Lenny was trying promote himself in any way he could, like the rest of that scene. They were starting to get some recognition, but certainly it’s not like their work was getting sold at Christie’s. He was basically doing everything he could to make stuff happen. Really, Steph and I just worked on weekends on our own. Lenny would come in and see it a couple times. At one point I think Joe [Strummer] and a couple other guys from the Clash came in and watched a cut—that was towards the end when we were almost done. It was one of these things we were just doing it for the hell of doing it. It wasn’t like there was any kind of formal approval, it was more like, let’s just make this happen, which is more like the whole ’80s.

Did this video get shown anywhere?

We played it everywhere. In the ’80s, remember that three huge music things happened: MTV, MIDI, and CDs. The whole music world was exploding. I don’t want to sound like an old fogey, but clubs were much more interesting because they were much more curated environments of different types of people, it wasn’t just people who could afford bottle service at a table. On a good night at Danceteria, you’d have artists and writers and punks and kids—a real mixture. And video was an integral component of that. We would do video art shows in all of these clubs. There was big video distribution network for what was loosely called music videos. There was MTV. It was all just part of the ’80s art scene. It wasn’t like this was commissioned, we just did it.

Did the video get on to MTV?

There was MTV and there was this show called Night Flight on the USA cable network, and there were a bunch of just getting started cable venues that played all this stuff. I don’t remember specifically sending the master to MTV, but I’m sure [it got played].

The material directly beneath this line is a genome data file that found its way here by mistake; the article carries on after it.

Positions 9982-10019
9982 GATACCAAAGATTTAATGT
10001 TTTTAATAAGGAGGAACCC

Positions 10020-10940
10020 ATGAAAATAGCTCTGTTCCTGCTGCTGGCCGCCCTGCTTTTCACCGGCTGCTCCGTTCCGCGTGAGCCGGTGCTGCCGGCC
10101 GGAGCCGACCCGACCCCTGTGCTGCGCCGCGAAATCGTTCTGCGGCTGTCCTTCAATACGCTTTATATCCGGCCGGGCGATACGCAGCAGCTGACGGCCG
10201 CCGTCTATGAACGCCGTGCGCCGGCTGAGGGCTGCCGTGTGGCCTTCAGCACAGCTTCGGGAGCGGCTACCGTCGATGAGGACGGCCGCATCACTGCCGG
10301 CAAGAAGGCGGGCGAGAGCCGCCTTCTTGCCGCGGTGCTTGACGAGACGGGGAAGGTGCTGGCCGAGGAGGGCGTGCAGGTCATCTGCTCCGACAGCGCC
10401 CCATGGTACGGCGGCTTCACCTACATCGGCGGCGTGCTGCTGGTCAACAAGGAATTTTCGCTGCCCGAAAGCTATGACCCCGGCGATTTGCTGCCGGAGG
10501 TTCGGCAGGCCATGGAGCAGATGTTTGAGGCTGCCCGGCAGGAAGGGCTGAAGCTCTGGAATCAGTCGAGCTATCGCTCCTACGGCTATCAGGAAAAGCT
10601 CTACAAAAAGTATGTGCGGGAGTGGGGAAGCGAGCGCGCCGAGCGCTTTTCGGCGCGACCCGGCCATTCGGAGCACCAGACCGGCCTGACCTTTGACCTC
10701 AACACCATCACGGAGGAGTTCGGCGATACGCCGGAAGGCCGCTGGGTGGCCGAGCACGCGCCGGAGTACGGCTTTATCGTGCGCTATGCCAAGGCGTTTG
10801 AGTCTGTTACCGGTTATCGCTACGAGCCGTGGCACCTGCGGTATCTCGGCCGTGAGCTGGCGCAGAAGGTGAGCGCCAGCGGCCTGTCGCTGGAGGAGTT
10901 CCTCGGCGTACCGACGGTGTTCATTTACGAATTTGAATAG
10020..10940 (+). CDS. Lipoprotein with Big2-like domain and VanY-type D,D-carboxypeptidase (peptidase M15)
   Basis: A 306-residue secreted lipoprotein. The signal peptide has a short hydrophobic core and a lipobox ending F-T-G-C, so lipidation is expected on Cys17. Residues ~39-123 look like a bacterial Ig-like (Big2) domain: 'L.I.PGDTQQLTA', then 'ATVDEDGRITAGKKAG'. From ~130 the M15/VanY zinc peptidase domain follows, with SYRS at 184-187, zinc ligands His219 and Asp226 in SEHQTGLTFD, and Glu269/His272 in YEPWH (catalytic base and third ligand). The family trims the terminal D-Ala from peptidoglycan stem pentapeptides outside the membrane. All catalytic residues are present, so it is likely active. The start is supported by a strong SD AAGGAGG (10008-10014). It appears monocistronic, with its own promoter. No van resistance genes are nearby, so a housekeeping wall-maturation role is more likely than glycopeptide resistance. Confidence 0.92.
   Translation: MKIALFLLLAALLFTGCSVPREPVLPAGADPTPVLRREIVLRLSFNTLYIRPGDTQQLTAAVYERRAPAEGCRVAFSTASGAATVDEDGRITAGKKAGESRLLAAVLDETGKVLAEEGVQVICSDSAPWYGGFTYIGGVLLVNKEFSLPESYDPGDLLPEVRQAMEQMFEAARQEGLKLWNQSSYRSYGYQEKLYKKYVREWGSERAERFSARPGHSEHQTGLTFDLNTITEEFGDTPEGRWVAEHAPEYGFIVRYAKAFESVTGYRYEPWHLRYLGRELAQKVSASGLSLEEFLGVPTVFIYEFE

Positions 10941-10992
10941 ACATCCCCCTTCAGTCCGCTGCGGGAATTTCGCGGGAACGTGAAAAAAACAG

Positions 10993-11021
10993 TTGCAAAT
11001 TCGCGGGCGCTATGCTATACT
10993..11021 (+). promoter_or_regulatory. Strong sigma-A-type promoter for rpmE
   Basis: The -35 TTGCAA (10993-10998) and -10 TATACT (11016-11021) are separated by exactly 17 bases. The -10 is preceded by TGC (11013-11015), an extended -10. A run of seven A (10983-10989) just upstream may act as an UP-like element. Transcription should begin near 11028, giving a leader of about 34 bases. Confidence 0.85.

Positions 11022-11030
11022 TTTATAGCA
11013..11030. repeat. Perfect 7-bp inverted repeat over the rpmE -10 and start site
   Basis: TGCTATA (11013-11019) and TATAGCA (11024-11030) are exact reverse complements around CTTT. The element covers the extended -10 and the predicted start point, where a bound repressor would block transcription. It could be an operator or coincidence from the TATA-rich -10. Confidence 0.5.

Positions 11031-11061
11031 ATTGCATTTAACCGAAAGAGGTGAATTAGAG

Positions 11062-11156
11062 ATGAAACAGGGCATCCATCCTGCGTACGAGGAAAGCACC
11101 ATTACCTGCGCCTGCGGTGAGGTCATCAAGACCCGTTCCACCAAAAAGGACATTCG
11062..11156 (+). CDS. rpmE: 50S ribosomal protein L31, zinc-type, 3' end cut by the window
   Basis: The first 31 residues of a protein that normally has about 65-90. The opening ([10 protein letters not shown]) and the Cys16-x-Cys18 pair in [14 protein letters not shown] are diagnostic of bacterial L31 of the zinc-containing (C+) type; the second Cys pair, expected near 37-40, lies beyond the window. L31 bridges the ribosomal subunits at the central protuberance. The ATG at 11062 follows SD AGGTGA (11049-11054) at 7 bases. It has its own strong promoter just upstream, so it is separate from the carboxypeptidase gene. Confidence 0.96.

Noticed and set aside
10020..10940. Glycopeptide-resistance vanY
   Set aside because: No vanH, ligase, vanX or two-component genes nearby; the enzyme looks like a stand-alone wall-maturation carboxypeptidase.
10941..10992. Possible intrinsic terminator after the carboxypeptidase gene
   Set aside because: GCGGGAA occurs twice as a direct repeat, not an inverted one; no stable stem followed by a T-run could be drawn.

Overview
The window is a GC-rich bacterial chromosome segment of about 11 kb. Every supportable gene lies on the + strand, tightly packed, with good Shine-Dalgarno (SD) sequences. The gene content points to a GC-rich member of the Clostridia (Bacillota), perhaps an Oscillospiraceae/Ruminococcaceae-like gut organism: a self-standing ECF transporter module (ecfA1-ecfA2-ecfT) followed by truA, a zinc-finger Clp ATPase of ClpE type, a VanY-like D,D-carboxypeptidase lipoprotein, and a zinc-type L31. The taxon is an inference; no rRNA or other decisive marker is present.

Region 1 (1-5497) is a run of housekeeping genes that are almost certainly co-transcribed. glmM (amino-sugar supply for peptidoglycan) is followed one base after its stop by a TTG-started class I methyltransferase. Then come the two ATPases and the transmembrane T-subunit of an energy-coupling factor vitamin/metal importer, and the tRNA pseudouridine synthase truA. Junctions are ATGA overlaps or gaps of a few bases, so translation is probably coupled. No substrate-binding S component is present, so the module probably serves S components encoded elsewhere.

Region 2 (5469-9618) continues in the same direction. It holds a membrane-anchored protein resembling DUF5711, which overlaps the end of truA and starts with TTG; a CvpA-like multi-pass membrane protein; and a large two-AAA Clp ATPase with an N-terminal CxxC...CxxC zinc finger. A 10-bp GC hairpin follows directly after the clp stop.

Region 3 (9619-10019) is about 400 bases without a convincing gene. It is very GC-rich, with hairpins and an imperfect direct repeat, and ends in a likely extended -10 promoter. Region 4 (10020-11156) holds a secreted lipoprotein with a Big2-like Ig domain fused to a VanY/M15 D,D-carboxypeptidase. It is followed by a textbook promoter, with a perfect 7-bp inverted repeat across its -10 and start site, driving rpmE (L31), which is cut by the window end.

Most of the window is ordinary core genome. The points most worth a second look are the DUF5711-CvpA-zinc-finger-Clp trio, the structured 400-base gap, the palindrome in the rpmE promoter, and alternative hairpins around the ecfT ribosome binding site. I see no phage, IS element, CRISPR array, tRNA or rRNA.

There was a real thirst for pretty much any kind of alternate stuff like this [in New York]. It got a much better showing because the fact that it was there at all was kind of a big deal. It was harder to get this stuff made with the limiting factor of getting access to this equipment. While it’s certainly wonderful that there’s the democratization of all this technology, there was an energy and magic that came from being in the studio. The fact that you had to overcome this hurdle made for a natural, cool gatekeeping. That energy infused a lot of the work in those days.

Did your aesthetic match up or have any ties to what Futura was doing with his stuff?

You mean, besides the fact that we had the same pot dealer? Well, they were open to us doing image processing on all of their work. That was my whole thing, which evolved a lot. It captured a moment, but a lot of the technology was brand new. There was this device called the squeeze zoom, which was the first digital visual effects device. A lot of those artifacts where you see things go off in the distance or you see multiple images, that’s all from that machine, figuring out what you can do with it that you don’t normally use it for. It was an editing suite normally used for commercials and programs, it was certainly not used to make stuff up. We were trying to see how far we could push that. I guess you can judge the merits of the piece, but it was good for us in terms of learning how to do all that stuff.